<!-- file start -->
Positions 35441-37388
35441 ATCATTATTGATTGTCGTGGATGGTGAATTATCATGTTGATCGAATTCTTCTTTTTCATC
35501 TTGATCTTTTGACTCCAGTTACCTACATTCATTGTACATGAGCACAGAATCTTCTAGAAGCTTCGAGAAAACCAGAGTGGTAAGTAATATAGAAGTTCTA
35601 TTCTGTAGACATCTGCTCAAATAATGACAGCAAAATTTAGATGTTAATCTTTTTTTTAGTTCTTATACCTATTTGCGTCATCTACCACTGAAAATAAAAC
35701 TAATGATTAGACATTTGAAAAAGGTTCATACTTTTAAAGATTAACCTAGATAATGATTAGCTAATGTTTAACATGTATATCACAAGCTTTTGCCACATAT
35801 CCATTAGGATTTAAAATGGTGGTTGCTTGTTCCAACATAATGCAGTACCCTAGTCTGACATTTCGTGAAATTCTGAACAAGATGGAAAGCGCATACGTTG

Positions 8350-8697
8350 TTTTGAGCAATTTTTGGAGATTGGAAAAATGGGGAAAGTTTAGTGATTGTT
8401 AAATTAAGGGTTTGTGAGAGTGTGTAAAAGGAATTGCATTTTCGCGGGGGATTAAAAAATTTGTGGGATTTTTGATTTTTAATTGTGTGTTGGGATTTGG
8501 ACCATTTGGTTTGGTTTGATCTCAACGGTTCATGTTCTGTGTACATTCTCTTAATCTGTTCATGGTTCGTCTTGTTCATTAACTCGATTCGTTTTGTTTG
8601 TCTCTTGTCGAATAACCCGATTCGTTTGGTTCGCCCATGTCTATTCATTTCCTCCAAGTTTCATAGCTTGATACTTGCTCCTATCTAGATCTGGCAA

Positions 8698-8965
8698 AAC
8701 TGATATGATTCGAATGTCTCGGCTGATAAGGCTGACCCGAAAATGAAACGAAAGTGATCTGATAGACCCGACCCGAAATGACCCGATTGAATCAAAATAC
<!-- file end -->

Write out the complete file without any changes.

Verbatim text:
Positions 35441-37388
35441 ATCATTATTGATTGTCGTGGATGGTGAATTATCATGTTGATCGAATTCTTCTTTTTCATC
35501 TTGATCTTTTGACTCCAGTTACCTACATTCATTGTACATGAGCACAGAATCTTCTAGAAGCTTCGAGAAAACCAGAGTGGTAAGTAATATAGAAGTTCTA
35601 TTCTGTAGACATCTGCTCAAATAATGACAGCAAAATTTAGATGTTAATCTTTTTTTTAGTTCTTATACCTATTTGCGTCATCTACCACTGAAAATAAAAC
35701 TAATGATTAGACATTTGAAAAAGGTTCATACTTTTAAAGATTAACCTAGATAATGATTAGCTAATGTTTAACATGTATATCACAAGCTTTTGCCACATAT
35801 CCATTAGGATTTAAAATGGTGGTTGCTTGTTCCAACATAATGCAGTACCCTAGTCTGACATTTCGTGAAATTCTGAACAAGATGGAAAGCGCATACGTTG

Positions 8350-8697
8350 TTTTGAGCAATTTTTGGAGATTGGAAAAATGGGGAAAGTTTAGTGATTGTT
8401 AAATTAAGGGTTTGTGAGAGTGTGTAAAAGGAATTGCATTTTCGCGGGGGATTAAAAAATTTGTGGGATTTTTGATTTTTAATTGTGTGTTGGGATTTGG
8501 ACCATTTGGTTTGGTTTGATCTCAACGGTTCATGTTCTGTGTACATTCTCTTAATCTGTTCATGGTTCGTCTTGTTCATTAACTCGATTCGTTTTGTTTG
8601 TCTCTTGTCGAATAACCCGATTCGTTTGGTTCGCCCATGTCTATTCATTTCCTCCAAGTTTCATAGCTTGATACTTGCTCCTATCTAGATCTGGCAA

Positions 8698-8965
8698 AAC
8701 TGATATGATTCGAATGTCTCGGCTGATAAGGCTGACCCGAAAATGAAACGAAAGTGATCTGATAGACCCGACCCGAAATGACCCGATTGAATCAAAATAC